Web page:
second New York Times story dropped on Sunday, lending an almost cataclysmic detail to the meeting between Donald Trump Jr., Kushner, Manafort and Veselnitskaya. The Times reported that Trump Jr. convened the June 9, 2016 meeting after Veselnitskaya informed him that she had damaging information about Hillary Clinton. The following paragraph ought to send chills down your spine:

The meeting — at Trump Tower on June 9, 2016, two weeks after Donald J. Trumpclinched the Republican nomination — points to the central question in federal investigations of the Kremlin’s meddling in the presidential election: whether the Trump campaign colluded with the Russians. The accounts of the meeting represent the first public indication that at least some in the campaign were willing to accept Russian help.

The Times added that it’s unclear whether Veselnitskaya handed over the opposition research on Clinton, but “the people interviewed by The Times about the meeting said the expectation was that she would do so.”

This is collusion. Hands down. It appeared more than obvious following the initial Times story on Saturday, but now, with Sunday’s pulse-pounding article, it seems blindingly clear that the meeting was at least intended to be either an offer or a negotiation: Give the Trump campaign Russian-sourced dirt on Hillary Clinton in exchange for the lifting of sanctions outlined in the Magnitsky Act and beyond.

Adding to the profoundly urgent nature of this news, we learned that during their summit in Hamburg, President Trump agreed to form a joint task force on cybersecurity with Putin. To overstate the obvious here, this would be like the George W. Bush administration entering into a joint task force on airport security with Osama bin Laden. Worse, Trump continues to deny or dispute that there was any collusion at all, while accepting Putin’s word over the word of former President Obama, countless former and current government officials, and the entire U.S. intelligence community.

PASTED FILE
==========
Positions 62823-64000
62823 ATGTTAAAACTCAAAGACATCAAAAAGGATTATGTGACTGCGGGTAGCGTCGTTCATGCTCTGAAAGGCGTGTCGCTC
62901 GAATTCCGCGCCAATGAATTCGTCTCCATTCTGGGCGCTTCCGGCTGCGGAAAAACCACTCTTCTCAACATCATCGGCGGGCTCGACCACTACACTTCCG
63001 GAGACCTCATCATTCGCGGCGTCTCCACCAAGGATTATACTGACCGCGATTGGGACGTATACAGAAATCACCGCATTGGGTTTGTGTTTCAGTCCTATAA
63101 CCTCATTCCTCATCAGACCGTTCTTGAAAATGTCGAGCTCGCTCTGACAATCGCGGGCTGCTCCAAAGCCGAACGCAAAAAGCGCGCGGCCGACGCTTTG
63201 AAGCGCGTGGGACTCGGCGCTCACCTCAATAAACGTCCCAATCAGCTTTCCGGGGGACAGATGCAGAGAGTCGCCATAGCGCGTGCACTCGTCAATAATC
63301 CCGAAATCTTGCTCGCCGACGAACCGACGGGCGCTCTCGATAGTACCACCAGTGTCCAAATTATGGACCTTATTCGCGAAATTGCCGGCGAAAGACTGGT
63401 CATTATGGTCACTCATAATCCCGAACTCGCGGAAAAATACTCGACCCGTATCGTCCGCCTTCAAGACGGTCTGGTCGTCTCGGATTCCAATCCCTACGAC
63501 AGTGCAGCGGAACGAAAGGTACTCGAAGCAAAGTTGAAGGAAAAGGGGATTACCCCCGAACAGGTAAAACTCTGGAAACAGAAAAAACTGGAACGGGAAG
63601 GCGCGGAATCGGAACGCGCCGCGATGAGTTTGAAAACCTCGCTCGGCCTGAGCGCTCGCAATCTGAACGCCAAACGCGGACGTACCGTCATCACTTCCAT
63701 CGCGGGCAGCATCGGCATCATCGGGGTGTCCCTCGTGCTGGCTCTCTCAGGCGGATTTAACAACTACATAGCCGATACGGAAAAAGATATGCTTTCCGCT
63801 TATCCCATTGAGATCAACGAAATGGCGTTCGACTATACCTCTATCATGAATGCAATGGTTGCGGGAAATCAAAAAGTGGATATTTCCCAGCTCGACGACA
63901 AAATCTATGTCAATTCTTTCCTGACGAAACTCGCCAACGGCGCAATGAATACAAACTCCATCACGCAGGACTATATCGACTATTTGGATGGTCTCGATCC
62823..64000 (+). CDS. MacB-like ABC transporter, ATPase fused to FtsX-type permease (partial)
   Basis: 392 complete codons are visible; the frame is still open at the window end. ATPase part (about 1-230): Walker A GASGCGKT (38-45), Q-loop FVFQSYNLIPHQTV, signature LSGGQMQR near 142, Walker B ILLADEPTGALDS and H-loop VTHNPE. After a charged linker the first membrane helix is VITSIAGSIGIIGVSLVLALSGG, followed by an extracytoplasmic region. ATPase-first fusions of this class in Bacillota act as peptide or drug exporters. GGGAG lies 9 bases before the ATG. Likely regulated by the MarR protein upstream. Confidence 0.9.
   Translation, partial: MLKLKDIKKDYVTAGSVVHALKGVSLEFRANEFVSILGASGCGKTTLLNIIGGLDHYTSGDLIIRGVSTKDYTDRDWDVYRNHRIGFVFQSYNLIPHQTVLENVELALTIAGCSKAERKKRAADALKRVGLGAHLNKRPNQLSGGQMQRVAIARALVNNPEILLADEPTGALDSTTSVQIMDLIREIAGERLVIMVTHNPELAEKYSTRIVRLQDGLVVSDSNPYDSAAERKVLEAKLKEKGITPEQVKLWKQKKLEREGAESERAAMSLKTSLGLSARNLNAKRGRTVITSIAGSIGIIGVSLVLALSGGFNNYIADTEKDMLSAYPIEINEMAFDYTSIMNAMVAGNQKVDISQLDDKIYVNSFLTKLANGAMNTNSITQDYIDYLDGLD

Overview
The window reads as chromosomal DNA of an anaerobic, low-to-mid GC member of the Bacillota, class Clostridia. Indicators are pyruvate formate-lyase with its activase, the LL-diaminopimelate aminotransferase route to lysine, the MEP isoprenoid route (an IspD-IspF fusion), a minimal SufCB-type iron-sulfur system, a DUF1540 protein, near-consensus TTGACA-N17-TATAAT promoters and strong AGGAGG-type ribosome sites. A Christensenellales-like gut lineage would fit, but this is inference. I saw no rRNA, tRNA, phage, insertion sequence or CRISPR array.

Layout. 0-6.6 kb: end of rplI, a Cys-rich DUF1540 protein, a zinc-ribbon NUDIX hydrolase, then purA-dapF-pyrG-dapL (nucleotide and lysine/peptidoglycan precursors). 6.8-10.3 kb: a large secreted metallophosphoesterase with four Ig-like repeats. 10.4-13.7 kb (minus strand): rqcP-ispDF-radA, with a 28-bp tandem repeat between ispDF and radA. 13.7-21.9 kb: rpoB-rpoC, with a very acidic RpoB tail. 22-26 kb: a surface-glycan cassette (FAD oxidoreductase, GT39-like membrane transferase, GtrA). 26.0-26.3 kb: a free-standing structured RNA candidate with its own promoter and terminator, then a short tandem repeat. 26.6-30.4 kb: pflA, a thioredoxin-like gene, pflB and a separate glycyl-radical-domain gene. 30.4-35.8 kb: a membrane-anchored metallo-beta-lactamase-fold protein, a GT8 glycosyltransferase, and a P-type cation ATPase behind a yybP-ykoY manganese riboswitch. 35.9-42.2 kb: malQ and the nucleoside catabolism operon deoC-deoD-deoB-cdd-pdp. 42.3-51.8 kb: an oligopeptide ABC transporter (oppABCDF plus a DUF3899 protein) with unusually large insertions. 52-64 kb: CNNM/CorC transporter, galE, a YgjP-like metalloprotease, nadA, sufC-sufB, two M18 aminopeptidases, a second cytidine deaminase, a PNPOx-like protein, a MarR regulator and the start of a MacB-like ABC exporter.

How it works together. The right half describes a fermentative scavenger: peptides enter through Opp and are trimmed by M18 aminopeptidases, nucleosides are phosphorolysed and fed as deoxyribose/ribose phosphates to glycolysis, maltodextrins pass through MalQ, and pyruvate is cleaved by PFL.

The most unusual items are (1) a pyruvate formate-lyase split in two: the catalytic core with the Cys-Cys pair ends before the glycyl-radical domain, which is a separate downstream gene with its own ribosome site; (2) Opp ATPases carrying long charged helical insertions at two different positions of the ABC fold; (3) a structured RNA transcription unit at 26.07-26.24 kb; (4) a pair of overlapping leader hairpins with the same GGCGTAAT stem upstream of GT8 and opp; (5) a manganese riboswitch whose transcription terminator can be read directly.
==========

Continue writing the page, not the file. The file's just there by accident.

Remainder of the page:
Incidentally, Trump has repeatedly insisted that only four intelligence agencies agreed that Russia hijacked the 2016 election, when in fact the Oct. 7, 2016, assessment by the director of national intelligence represented the analysis of the entire U.S. intelligence community. In fact, the report began with these words: “The U.S. Intelligence Community (USIC) is confident that the Russian Government directed the recent compromises of e-mails from US persons and institutions, including from US political organizations.” Then again, words have no meaning in the age of Trump.

Making matters even more desperate, it appears as though the Russian government is attempting to compromise our nuclear energy facilities.

Ultimately, there is no doubt that we were attacked, and based on the words of James Comey and others, it appears the attack will continue and worsen as time rolls on. Yet we have a president who not only accepts Putin’s explanation, but who may have cooperated with Putin in that sinister enterprise. Simply put: American democracy is under severe threat and the president seems to be acting almost as an enemy combatant, openly hostile to anyone who’s sounding the alarm about the increasingly treacherous Russian crisis.

It can’t be stressed enough that any and all legal and constitutional mechanisms for thwarting Trump’s continuing efforts must be triggered by the proper authorities, be they members of Congress, the Justice Department or the special counsel. The future of American sovereignty is hanging in the balance and we can no longer rely on the White House for aid.

Bob Cesca is a regular contributor to Salon.com. He’s also the host of “The Bob Cesca Show” podcast, and a weekly guest on both the “Stephanie Miller Show” and “Tell Me Everything with John Fugelsang.” Follow him on Facebook and Twitter.